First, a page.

Abstract

Recent research supports the utility of process variables in understanding mechanisms underlying memory impairments. The Hopkins Verbal Learning Test-Revised (HVLT-R) was administered to 84 patients with left (LTL, n = 58) or right temporal lobe glioma (RTL, n = 26) prior to surgical resection. Primary HVLT-R measures of learning and memory and numerous learning process indices were computed. Both groups exhibited frequent memory impairment (>30%), with greater severity in the LTL group. Patients with LTL glioma also exhibited lower semantic clustering scores than RTL patients, which were highly associated with Total Recall (ρ = 0.83) and Delayed Recall (ρ = 0.68). Learning slope and a novel measure of learning efficiency were also significantly associated with primary memory measures, though scores were similar across the LTL and RTL groups. While lesions to either temporal lobe impact verbal memory, semantic encoding appears to depend upon the integrity of LTL structures in particular.

Introduction

Characterization of memory functioning in clinical and research settings frequently involves administration of standardized list learning tasks. The Hopkins Verbal Learning Test-Revised (HVLT-R; Benedict, Schretlen, Groninger, & Brandt, 1998) is a list learning task with demonstrated reliability and validity (De Jager, Hogervorst, Combrinck, & Budge, 2003; Kuslansky et al., 2004; Lacritz, Cullum, Weiner, & Rosenberg, 2001; Shapiro, Benedict, Schretlen, & Brandt, 1999). Administration involves the auditory presentation of 12 words from 3 semantic categories, repeated across 3 learning trials. A delayed recall trial is administered ∼20 min after the learning trials, followed by a yes/no recognition discrimination trial involving the presentation of the original list interspersed among foils. While the primary measures of learning (Total Recall) and long-term storage and retrieval (Delayed Recall, Retention, and Recognition Discrimination Index) are sensitive to verbal memory impairment in various neurological populations (Bruce & Echemendia, 2003; Kuslansky et al., 2004; Lacritz et al., 2001), they provide limited information regarding the component processes underlying observed deficits. Supplementary “component process” indices quantify the underlying mechanisms that facilitate verbal memory, aiding the interpretation of primary measures on list learning tests such as the HVLT-R (Woods et al., 2005b).

Process indices include measures of the efficiency and consistency of new learning, as well as indices of the extent to which different encoding strategies are employed. Specifically, “learning slope” represents the rate at which new information is acquired in short-term storage through repetition of material. In healthy individuals, a highly positive learning slope is expected as more information is encoded through rehearsal (Lamar, Charlton, Zhang, & Kumar, 2012). Indicators of “serial position” (e.g., percent primacy, middle, and recency) describe how newly presented information is extracted and encoded. Specifically, when encoding unstructured information, healthy individuals tend to retain the most when the material falls early in presentation order (primacy effect) followed by material presented last (recency effect), while information within the middle of the order is recalled least well (Moser et al., 2014). Measures of encoding strategy use include “serial clustering” (the extent to which items are grouped by order of presentation) and “semantic clustering” (the extent to which items are grouped by category). The use of strategies during verbal learning facilitates the storage and retrieval of acquired information (Stricker, Brown, Wixted, Baldo, & Delis, 2002), with semantic clustering supporting learning and recall better than the serial strategy (Delis, Kramer, Kaplan, & Ober, 1987; Gaines, Shapiro, Alt, & Benedict, 2006).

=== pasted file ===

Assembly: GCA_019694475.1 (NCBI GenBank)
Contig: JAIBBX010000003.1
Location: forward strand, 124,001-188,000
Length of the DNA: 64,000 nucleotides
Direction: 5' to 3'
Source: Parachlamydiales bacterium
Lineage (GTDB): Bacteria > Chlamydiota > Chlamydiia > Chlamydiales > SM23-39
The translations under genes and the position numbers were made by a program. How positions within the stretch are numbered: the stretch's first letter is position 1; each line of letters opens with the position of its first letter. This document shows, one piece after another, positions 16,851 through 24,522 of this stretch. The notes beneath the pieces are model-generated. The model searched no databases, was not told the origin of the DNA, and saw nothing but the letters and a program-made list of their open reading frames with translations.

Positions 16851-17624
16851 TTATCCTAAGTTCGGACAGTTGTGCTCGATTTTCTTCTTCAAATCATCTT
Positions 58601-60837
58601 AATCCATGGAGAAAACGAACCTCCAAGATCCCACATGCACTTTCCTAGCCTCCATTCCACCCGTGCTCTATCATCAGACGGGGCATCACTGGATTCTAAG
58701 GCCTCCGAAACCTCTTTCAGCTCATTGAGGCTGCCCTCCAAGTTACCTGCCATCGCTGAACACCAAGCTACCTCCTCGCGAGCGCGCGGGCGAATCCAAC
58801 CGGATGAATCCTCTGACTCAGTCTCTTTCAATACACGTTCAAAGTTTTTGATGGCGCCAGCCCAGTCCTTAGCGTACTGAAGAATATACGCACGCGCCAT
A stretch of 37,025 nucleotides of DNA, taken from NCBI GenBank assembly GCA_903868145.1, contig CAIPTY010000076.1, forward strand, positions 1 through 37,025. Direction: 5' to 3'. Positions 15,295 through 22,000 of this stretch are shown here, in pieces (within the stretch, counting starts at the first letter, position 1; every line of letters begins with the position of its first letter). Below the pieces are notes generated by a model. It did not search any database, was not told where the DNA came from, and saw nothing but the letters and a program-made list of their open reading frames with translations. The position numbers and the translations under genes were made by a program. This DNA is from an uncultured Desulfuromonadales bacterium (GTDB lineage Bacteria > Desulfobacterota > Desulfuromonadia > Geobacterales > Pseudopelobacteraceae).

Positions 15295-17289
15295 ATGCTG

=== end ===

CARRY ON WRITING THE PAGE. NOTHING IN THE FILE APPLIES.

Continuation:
Increasing research supports the utility of HVLT-R process indices in examining components of verbal learning (Bruce & Echemendia, 2003; Woods et al., 2005a); however, these indices have been more commonly examined with the California Verbal Learning Test (CVLT; Delis et al., 1987; CVLT-II; Delis, Kramer, Kaplan, & Ober, 2000). Evidence suggests that various neurological populations exhibit abnormal learning as indicated by evaluation of CVLT process variables (Lezak, Howieson, & Loring, 2004). Decreased semantic clustering is associated with reduced learning in patients with Parkinson's disease (Bronnick, Alves, Aarsland, Tysnes, & Larsen, 2011), multiple sclerosis (Arnett et al., 1997), traumatic brain injury (Millis & Ricker, 1994), vascular dementia (Vanderploeg, Yuspeh, & Schinka, 2001), and dementia of the Alzheimer's type (Simon, Leach, Winocur, & Moscovitch, 1994). Data also suggest that process measures may be useful in differential diagnosis, as patients with Alzheimer's disease tend to exhibit a diminished primacy effect relative to normal controls and those with mild cognitive impairment (Moser et al., 2014). Similar to studies with the CVLT, various populations exhibit learning deficits associated with reduced encoding strategy use on the HVLT-R, including amnestic-MCI (Malek-Ahmadi, Raj, & Small, 2011; Price et al., 2010), Alzheimer's disease (Gaines et al., 2006), mild TBI (Bruce and Echemendia, 2003), and HIV-1 (Woods et al., 2005c). However, much of the clinical literature regarding HVLT-R process variables focuses on semantic encoding (e.g., Gaines et al., 2006; Malek-Ahmadi et al., 2011), while other process variables are studied less frequently.